THE TECH’S YEAR IN REVIEW 2011
What can MIT do better in 2012? Looking back on 2011, that’s the question students, faculty, and administrators should ask themselves. Last year was a big one, for MIT and the rest of the world, and what happened will deeply inform how we move forward.
Student life saw some its biggest changes in years. MIT admitted a significantly larger freshman class, thanks to 460 new beds in the resurrected Maseeh Hall. Students also got their first taste of the new dining plan, mandatory for those who live in dormitories with dining halls. Eric Grimson PhD ’80 took the reins of “all things students” with his appointment as Chancellor. And, two months ago, the Undergraduate Association overhauled its fundamental governance structure in an attempt to unify the undergraduate student voice.
At the same time, the administration has been expanding MIT’s influence like never before. President Susan J. Hockfield has called for a radical redevelopment of the Kendall Square area — part of MIT’s “2030” vision — but the central administration has clashed with local politicians and faculty over how much MIT should pay attention to commercial development versus its own academic priorities. The president has also spearheaded new high-profile international partnerships with China and Russia, extending the Institute’s reach far beyond Cambridge borders.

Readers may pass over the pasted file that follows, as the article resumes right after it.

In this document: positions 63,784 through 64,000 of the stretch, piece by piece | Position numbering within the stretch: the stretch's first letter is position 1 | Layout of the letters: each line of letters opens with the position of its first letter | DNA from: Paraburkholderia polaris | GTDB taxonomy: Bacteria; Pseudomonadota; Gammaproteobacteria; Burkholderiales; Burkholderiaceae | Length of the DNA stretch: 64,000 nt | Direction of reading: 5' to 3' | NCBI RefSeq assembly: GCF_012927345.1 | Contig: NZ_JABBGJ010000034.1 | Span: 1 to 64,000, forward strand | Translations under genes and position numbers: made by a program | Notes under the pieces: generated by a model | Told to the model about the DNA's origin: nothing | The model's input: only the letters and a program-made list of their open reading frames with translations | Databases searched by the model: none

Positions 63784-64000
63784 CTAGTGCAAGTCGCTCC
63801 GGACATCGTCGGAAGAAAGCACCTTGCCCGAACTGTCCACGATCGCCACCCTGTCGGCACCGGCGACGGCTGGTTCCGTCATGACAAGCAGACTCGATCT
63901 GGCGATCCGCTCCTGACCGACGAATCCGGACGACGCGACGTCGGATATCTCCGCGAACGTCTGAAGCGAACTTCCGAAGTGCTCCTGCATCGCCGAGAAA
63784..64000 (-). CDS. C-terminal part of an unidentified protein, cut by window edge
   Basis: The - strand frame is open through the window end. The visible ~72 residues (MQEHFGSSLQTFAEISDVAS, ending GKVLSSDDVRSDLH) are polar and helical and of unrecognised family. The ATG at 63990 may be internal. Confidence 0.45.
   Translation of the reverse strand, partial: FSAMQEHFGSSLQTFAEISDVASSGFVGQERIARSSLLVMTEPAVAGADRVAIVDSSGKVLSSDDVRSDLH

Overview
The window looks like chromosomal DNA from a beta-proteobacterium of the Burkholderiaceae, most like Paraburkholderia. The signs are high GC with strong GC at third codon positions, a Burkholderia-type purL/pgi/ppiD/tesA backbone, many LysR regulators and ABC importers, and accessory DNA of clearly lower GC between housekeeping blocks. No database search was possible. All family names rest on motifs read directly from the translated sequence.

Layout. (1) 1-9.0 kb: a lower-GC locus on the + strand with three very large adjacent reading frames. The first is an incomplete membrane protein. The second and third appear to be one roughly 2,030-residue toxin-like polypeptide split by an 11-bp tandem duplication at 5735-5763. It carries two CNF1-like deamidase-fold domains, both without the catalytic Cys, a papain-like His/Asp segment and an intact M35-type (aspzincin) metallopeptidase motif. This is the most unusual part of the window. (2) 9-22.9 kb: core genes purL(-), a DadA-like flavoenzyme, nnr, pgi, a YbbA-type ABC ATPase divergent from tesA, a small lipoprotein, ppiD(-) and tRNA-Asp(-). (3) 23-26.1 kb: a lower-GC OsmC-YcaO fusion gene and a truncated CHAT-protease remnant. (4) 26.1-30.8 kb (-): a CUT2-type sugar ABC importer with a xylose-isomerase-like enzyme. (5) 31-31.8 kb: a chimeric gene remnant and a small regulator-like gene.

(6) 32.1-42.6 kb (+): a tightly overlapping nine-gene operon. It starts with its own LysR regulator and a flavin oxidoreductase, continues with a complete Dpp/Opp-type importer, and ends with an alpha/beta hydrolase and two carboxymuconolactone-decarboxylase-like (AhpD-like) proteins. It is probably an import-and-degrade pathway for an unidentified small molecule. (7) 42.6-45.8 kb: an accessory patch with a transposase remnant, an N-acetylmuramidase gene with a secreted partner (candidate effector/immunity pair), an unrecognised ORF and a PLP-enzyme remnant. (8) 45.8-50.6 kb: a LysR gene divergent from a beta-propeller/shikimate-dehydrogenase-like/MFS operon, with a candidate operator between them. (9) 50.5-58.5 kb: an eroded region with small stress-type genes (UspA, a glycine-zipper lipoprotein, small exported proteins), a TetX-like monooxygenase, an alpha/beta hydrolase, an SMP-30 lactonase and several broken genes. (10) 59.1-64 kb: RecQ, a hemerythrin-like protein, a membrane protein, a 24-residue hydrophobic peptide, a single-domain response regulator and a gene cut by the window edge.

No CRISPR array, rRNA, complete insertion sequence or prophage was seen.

MIT also began preparing for a digital future in 2011 with the announcement of MITx in December. MITx, an online educational platform, is being billed by the central administration as a key component of future education at MIT and a means to bring an MIT education to the rest of the world. The platform has the potential to dramatically change the academic landscape for on-campus learners, and its implementation must be addressed carefully.
Tragically, MIT lost two of its own to suicide this past fall: Nicolas E. Del Castillo ’14 in September and Satto Tonegawa ’15 in October. The deaths sparked a renewed interest in mental health practices at MIT, and their impact will likely be felt for some time to come. Current students and alumni also gathered last month to remember Phyo N. Kyaw ’10, who was killed on his bicycle at the Vassar St./Mass. Ave. intersection in December.
Our experiences in 2011 should not be forgotten as we faces 2012’s challenges. Use this special Tech Year-in-Review edition to reflect on those experiences.
This year, students and administrators alike must learn to rise above the types of arguments that have typically characterized their relationship. Whether it be the re-evaluation of MIT’s mental health practice, or a frank discussion of MIT’s academic vision for the next 20 years, MIT cannot afford to descend into anything but the most intelligent, mature debate we can muster. This place, and its people, are just too important to spend time on anything less.
—Ethan A. Solomon, Volume 131 Editor in Chief